Wednesday, November 3, 2010

Post-Election Thoughts

The Election is over, and it looks like the GOP has taken back the House of Representatives, but not the Senate. I know that many Republican supporters are very excited about this, but I would just like to add in a few thoughts about the next few years. First off, given that the Democrats still control (an albeit tiny) majority in the Senate, this means that Republicans will need to attempt at least a little bipartisanship if they wish to pass any real legislation. This means compromise. And as for those big pieces of legislation they've been talking about, namely repealing the Health Care Bill, I have just one word: veto. Basically, in order for the Republicans to get rid of the Health Care Bill, they would have to pass another Bill essentially canceling the first one out. And in order to do this, they would need not only cooperation from the Democrats, but the signature of the President.

I'm sure we can all imagine what Obama's reaction would be to an attempt to get rid of his prize piece of legislation.

On the flip side, the Democrats won't be able to get anything through that the Republicans don't like either. So what this means is that for at least the next two years, we're likely to see a whole lot of nothing coming out of Congress. Just food for thought.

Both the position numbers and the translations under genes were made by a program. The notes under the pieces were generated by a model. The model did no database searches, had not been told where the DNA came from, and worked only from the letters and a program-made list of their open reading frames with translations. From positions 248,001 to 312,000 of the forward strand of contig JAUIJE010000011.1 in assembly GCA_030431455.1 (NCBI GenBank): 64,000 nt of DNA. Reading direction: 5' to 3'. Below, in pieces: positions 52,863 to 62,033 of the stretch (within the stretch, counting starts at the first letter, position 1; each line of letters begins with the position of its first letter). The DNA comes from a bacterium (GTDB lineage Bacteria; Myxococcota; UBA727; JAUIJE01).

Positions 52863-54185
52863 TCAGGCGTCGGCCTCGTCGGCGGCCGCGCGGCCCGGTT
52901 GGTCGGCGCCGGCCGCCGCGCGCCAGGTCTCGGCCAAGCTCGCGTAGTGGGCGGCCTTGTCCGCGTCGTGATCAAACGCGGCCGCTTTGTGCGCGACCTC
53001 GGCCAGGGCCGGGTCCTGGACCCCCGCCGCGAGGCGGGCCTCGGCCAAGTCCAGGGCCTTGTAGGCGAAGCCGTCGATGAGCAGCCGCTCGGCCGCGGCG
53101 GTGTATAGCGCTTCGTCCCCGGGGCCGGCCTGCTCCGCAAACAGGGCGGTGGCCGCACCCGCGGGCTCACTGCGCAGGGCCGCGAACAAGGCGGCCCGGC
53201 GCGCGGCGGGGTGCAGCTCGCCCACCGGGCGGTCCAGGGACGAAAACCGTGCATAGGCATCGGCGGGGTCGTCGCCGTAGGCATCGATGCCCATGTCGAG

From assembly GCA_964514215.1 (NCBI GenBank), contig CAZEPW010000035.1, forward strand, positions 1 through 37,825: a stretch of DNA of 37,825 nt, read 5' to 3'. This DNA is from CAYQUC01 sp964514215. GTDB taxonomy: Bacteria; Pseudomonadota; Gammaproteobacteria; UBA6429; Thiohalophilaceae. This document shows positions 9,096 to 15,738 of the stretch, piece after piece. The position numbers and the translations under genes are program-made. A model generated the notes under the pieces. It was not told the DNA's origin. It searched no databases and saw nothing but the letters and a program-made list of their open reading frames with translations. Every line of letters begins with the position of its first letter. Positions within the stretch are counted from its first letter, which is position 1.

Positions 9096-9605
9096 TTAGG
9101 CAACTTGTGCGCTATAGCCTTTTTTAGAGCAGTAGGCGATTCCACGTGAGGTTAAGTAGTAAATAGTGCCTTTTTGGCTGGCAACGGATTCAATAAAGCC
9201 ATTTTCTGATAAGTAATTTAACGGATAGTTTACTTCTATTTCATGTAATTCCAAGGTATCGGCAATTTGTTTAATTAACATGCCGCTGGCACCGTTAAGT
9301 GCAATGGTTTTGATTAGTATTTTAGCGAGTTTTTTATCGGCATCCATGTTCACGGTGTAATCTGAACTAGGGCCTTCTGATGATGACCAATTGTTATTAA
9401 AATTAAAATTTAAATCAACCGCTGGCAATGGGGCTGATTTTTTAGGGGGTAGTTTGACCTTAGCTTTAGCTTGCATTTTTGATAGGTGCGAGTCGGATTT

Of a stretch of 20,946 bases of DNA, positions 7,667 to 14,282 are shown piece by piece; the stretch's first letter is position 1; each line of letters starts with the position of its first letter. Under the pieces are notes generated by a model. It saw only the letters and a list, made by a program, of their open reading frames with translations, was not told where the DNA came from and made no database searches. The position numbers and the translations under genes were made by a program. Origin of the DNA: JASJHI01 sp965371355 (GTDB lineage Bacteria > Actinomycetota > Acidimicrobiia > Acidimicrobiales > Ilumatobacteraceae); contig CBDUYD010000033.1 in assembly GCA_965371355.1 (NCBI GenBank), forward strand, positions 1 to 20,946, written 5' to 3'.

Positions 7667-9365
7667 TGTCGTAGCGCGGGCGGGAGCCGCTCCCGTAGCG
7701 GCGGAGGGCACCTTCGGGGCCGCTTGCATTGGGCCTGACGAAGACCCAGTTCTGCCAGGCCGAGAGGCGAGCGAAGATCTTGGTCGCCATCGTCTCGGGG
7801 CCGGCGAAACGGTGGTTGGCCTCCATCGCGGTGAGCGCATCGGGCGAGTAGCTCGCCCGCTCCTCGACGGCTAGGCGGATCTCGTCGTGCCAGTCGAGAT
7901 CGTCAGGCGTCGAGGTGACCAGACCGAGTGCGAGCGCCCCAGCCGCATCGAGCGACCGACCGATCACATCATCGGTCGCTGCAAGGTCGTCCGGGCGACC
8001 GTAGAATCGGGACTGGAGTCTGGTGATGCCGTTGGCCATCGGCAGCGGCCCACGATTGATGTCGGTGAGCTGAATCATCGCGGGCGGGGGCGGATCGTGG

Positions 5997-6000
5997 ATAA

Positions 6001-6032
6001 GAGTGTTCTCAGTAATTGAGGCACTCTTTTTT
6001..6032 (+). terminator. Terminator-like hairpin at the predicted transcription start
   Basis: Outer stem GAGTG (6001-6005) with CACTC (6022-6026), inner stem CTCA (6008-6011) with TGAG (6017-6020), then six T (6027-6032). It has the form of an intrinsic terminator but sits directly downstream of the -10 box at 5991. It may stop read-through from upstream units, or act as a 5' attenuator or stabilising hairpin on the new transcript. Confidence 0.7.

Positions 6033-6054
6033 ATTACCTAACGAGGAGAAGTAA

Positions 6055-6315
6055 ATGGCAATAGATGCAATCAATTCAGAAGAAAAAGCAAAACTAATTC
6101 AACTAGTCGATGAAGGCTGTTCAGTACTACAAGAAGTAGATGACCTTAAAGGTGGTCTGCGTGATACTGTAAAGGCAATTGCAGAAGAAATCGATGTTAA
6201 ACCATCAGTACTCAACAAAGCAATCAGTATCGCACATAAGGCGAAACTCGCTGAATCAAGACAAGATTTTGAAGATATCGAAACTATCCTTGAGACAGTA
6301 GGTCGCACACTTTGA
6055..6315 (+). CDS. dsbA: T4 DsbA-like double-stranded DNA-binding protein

1 comment:

Melissa said...

I think this is good food for causes me to agree that nothing much will be able to be decided upon, but it also reminds me of how unique and beneficial it could be that our system of checks and balances really doesn't provide for one party or group to dominate the whole motion of the country's policy bar none.

Of course, though, we could accomplish SO much if as citizens, as humans, we could decide together what we want done for the good of all- and then make THAT happen with mutual consent, support, and efficiency of all parties involved. Currently untrue, hypothetically impossible, yes. But just imagine how much time, energy, resources, arguments, and money we could save, how many beneficial actions could actually come to ACTION.

If I may also bring up one more topic, my suggestion to “just imagine” brings up in my mind the topic of imagination, still in context of political and social improvement. Samuel Johnson in "History of Rasselass" argues that imagination is unproductive, foolish, and essentially wasteful because it diverts from reality. In Sir Philip Sidney's "Defense of Poesy," however, he urges that through imagination poets become the prophets and, in fact, creators of the future. They do this by proposing a BETTER reality and communicating a method clearly through the ageless mode of storytelling. So: is it futile to be an "idealistic dreamer"? Or, by the adjoining of what we imagine and how we live, could we actually become the poets who speak the words of fancy into the fabric of actuality?